Breaking the Waves
“If you opened people up, you would find landscapes. If you opened me up, you would find beaches.”
Agnes Varda utters this lyrical slice of self-reflection at the beginning of The Beaches of Agnes, a personal essay film, both seamless and distant, lonely and passionate. The Matron Saint of the French New Wave surfs backward in time re-addressing memories, situations, relationships, losses, developments, and regrets. In opening herself up, we not only see the images, films, and experiences of a master filmmaker at work, but the underlining shifts in her tide, the personal reflections of self and soul that push these recollections into the realm of poetry. The Beaches of Agnes evolves like a passion play with history, acted out by a vibrant woman yearning to capture a glimmer of something forgotten, something lost. But the film is also incredibly inclusive, maybe too much so for the viewer to truly connect in even the most universal moments. Varda seems content with this fact, as she often gets lost in her own memories, unwilling to explain every nuance and symbol.
Throughout the film, Varda uses a loose timeline of important historical moments large and small as a structuring device. But she always comes back to the solitude of landscape. Throughout her lengthy examination, Varda configures and recreates actual memories of childhood through elaborate artistic installations, often at beaches she occupied as a child, looking back with rose-colored lenses, not always successfully, in an attempt to circumvent time. In certain moments these reconstructions fail to illicit any emotion from Varda herself, creating a sense of disappointment in the director that cannot be denied. Often, the subtext of her words don’t necessarily add credence to the recreations, and Varda’s compressed approach to actual dates and events makes The Beaches of Agnes a fleeting, at times disjointed walk down memory lane.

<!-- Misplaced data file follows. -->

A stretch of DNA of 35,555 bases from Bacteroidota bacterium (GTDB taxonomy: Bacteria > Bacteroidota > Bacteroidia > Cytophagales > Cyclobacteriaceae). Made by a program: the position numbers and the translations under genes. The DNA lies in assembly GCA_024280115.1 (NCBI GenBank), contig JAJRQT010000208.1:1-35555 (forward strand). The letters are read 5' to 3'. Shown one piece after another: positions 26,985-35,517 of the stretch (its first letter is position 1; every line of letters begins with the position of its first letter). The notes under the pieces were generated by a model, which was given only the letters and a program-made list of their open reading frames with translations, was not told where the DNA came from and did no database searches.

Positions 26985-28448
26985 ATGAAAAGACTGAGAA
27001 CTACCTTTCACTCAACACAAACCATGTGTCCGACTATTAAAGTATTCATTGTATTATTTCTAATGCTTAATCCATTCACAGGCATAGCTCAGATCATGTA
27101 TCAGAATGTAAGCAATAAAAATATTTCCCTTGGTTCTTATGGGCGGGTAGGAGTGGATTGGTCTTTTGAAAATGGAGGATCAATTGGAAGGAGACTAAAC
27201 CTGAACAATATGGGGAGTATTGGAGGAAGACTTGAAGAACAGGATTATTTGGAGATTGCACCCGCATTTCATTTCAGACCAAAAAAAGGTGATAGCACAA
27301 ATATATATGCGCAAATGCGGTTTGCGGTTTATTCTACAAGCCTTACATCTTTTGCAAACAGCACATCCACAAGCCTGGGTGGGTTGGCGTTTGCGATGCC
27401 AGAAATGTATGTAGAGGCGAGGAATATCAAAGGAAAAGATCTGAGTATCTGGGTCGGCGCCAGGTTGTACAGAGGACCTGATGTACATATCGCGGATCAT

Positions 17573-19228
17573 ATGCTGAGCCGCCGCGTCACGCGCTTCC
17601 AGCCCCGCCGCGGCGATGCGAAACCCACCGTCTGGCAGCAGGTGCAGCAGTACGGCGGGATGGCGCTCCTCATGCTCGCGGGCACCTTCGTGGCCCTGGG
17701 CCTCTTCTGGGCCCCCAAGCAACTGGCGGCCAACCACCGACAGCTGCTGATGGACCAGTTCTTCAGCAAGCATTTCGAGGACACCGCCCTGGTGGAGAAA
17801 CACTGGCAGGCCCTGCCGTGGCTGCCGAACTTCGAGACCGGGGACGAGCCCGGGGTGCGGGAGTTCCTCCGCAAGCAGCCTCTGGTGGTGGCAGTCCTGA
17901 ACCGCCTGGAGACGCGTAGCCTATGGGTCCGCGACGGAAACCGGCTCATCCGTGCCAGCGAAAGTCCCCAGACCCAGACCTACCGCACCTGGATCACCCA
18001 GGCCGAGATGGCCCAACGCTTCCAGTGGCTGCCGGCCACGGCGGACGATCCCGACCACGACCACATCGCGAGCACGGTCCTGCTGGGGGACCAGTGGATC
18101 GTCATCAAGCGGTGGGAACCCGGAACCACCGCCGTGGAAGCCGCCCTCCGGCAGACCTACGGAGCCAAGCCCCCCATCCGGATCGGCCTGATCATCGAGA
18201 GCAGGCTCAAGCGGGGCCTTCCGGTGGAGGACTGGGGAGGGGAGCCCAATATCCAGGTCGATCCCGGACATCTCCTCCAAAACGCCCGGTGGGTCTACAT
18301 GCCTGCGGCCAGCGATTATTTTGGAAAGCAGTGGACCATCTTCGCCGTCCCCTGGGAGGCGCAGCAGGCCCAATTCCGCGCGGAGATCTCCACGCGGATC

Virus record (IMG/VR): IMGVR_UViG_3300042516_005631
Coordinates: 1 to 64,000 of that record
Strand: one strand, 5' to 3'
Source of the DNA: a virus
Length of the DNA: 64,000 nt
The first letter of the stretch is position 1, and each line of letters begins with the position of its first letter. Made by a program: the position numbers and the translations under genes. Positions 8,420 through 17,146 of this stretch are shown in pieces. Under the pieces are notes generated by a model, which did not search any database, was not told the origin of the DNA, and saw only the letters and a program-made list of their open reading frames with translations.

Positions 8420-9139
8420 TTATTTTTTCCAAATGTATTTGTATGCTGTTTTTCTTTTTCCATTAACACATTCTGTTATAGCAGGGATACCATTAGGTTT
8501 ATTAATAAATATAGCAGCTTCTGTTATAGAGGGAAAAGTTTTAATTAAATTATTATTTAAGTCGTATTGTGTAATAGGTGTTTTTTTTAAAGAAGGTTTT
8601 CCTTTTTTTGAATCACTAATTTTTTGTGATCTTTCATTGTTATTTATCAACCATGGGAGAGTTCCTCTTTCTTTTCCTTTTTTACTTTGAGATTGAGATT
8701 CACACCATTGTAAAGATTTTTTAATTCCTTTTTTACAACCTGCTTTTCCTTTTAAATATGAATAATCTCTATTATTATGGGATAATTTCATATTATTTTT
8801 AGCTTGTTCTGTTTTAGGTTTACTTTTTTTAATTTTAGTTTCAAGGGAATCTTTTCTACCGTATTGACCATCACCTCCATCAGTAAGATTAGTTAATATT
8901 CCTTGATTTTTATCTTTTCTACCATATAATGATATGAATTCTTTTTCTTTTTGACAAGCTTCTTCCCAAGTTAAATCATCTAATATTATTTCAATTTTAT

But when Varda speaks of her longtime husband filmmaker Jacques Demy, explaining their time together frankly and earnestly, detailing the habits and patterns of two artists working momentarily together and mostly apart, The Beaches of Agnes turns melancholy, lonely even. We get the sense that Varda needs this more than the viewer, a memory gauge for contemplating life’s core emotions in the face of growing older. Varda even turns reflections regarding her previous films, Cleo For 5 to 7 and Vagabond most notably, into ruminations on her personal life, never separating one path from the other.
This process is sometimes exhilarating and exhausting as Varda layers her expansive life under mountains of material, both artificial and organic. But it’s a walk worth taking, if simply for the fantastic lost footage of icons interacting – Godard without his trademark dark shades, Depardieu as a skinny beatnik, Resnais standing tall in Varda’s doorway, and Chris Marker’s feline alter ego pushing Varda toward the comic undertones of her quest. The Beaches of Agnes seems to be collecting these memories, like a child collecting seashells, shaking off the sands of time to reveal the unexpected beauty long gestating underneath. In this respect, the film revels in Varda’s vision of film history, both experienced and created, getting up close and personal with her interpretation of self-importance and artistic standing.
But ego never enters the frame. The Beaches of Agnes is about personal connection and Varda focuses on the faces of life-long friends and new acquaintances alike, closing in on the textures and wrinkles of their skin, giving due in some impressionist way to anyone she can recall. The Beaches of Agnes remembers the why behind the what, the reasons certain landscapes resonate and other don’t, why certain friends and lovers last forever and others fade away. For Varda, the process of re-discovering is an exciting and saddening one, but entirely necessary for her survival as an artist and a woman.